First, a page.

Visual effects and fights make for an impressive “Hamlet”

“Denmark is a prison,” the title character says to his friend Guildenstern in the play ‘Hamlet’. I think the director took this quote to heart in his creative vision for the theatre department’s production of Hamlet, that was performed from November 18th to the 23rd on the center stage in the SCSU Performing Arts Center.

Hamlet is a hefty endeavor to undertake. It is William Shakespeare’s longest play ever written, and is considered to be one of the most influential tragedies in English literature. It is difficult for a generally young cast to convey the deep meanings and dark themes clearly while reciting 400 year old Shakespearean language. I believe this production did a pretty admirable job of retelling the legendary play, with impressive costumes, set design, projection, and fight choreography.

The set design in Hamlet is dark and dank looking. It’s industrial-looking structure resembles a prison quite well. The setting for the play looks possibly 19th century, with an almost steampunk vibe to it as well. The industrial look of the set is reflected in the costumes, with actors wearing combat boots and dark colors throughout. The costume designer did a good job of contrasting colors to reflect the characters, with brother and sister Laertes and Ophelia wearing white the entire play. It does well to juxtapose the black clothes of Hamlet, though I do wonder why they made Laertes look like a member of One Direction with his white suit emblazoned with silver stripes and his Bieber side-swept hair.

Adam Raine, one of the three SCSU alumni who were involved in Hamlet was the lighting/projection designer. His contributions made the play visually captivating, with his projections of the ghost of King Hamlet and other characters projected on fragments hanging above the set.

Jessica Smith, another SCSU alum, who received her MFA from the Savannah College of Art and Design with an emphasis in acting and fight directing, choreographed the combat and movement for the play. The fencing scene between Hamlet and Laertes was probably the most anticipated moment of the play, as the play advertised since auditions that they were going to have a fencing choreographer. The fight scene certainly met my expectations, and it looked to me that the actors had rehearsed plenty, they did not disappoint. The metal clinking sounds of the fighting and how realistic it looked practically made me cringe the whole time. The fencing scene almost made up for the awkardness of a dance sequence that came before it. The cast performed an 18th century style dance that was the transition into the climactic scene. I was sitting there perplexed, not sure what to think of the ordeal. I thought it detracted from the seriousness of the play, especially with the cheesy climactic score underneath it that came from some recent blockbuster that I unfortunately can’t recall.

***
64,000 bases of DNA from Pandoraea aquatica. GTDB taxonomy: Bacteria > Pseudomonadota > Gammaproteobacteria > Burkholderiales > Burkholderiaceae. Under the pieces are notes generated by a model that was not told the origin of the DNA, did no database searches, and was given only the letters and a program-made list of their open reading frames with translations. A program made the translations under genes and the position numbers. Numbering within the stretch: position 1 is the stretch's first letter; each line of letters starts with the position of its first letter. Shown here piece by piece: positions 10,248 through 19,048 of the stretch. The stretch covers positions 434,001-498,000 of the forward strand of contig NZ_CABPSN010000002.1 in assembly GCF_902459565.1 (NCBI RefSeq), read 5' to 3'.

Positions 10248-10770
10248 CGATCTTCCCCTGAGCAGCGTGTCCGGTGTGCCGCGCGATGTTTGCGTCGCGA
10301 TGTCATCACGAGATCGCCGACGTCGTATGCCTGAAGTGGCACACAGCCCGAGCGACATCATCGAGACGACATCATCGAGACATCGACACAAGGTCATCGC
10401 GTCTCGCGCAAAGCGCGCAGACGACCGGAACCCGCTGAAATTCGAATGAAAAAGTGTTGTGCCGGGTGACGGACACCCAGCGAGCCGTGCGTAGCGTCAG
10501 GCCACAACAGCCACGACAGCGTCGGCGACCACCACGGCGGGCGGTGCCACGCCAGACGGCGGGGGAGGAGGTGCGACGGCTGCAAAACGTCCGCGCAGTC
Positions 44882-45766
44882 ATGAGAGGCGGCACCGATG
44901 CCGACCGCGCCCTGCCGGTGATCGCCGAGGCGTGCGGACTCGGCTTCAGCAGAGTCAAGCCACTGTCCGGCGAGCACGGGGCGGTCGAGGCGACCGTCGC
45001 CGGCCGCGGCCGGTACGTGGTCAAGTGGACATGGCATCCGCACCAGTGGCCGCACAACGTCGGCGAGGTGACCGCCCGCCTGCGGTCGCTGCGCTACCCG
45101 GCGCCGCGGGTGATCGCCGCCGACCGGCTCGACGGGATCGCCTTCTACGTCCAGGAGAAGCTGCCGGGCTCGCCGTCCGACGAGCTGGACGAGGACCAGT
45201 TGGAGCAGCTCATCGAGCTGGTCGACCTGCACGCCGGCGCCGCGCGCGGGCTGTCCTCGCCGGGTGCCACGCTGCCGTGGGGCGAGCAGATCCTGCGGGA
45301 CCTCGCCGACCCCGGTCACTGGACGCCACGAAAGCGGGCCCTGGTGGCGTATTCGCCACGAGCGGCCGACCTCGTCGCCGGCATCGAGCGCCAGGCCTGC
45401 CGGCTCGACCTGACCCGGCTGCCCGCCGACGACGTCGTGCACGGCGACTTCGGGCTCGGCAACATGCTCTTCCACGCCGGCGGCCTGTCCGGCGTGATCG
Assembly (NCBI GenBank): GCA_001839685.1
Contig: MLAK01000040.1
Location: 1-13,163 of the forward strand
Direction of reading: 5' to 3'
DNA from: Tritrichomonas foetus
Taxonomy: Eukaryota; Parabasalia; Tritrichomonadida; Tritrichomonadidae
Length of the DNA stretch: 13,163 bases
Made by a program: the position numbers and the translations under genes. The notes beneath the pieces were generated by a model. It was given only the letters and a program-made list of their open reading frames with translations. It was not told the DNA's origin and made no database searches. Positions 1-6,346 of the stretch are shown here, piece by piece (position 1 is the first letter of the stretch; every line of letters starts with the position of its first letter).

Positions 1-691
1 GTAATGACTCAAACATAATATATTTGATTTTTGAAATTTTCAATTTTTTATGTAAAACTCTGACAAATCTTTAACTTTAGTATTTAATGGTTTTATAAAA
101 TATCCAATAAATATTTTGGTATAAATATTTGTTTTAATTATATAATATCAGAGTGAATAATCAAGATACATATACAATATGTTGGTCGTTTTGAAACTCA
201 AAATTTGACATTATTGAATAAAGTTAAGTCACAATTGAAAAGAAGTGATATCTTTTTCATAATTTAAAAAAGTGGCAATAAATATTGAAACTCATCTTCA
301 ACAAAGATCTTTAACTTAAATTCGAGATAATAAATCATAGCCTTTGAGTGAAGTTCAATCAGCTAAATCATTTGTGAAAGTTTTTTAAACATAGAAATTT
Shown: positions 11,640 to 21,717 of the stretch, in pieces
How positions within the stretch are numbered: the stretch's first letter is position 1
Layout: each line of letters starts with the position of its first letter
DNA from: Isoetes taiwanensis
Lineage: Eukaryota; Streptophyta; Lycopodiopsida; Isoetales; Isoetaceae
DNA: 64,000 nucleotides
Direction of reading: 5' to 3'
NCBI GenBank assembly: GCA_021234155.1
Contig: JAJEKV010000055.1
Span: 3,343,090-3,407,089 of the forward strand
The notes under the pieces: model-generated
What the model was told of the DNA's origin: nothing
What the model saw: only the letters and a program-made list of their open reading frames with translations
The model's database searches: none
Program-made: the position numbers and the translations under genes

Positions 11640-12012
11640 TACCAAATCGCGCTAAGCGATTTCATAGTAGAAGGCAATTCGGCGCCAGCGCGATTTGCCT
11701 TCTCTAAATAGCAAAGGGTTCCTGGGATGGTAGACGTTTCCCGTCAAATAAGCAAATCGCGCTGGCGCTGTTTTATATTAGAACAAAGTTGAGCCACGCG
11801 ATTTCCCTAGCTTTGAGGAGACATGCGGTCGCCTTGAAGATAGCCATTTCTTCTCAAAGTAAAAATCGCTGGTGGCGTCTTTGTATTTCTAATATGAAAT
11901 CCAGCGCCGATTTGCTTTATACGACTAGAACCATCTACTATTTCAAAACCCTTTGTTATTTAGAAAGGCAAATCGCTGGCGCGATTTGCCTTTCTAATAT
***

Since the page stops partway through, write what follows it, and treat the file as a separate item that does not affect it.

In general, the production did well at captivating and not getting sleepy for most of the play. The play originally runs at around four hours, so it was understandable that they cut it short for a university production. The acting wasn’t stiff, which helped me follow what was going on, though I do remember one particular scene after the intermission that had gone stale. The scene, between Claudius and Laertes, had gone a bit off the rail, evidently seen as a man sitting in front of me unintentionally fell asleep for a bit.

I enjoyed this production of Hamlet. The set and costume design was visually appealing and the visual projection was impressive to this mass communications student. I also enjoyed the performances from a diverse cast of actors of different ages rounding out the believable character portrayals. I recommend that the theatre department bring back SCSU alumni more often to put on plays, because they obviously have a talent for it.

Final Verdict: 8/10


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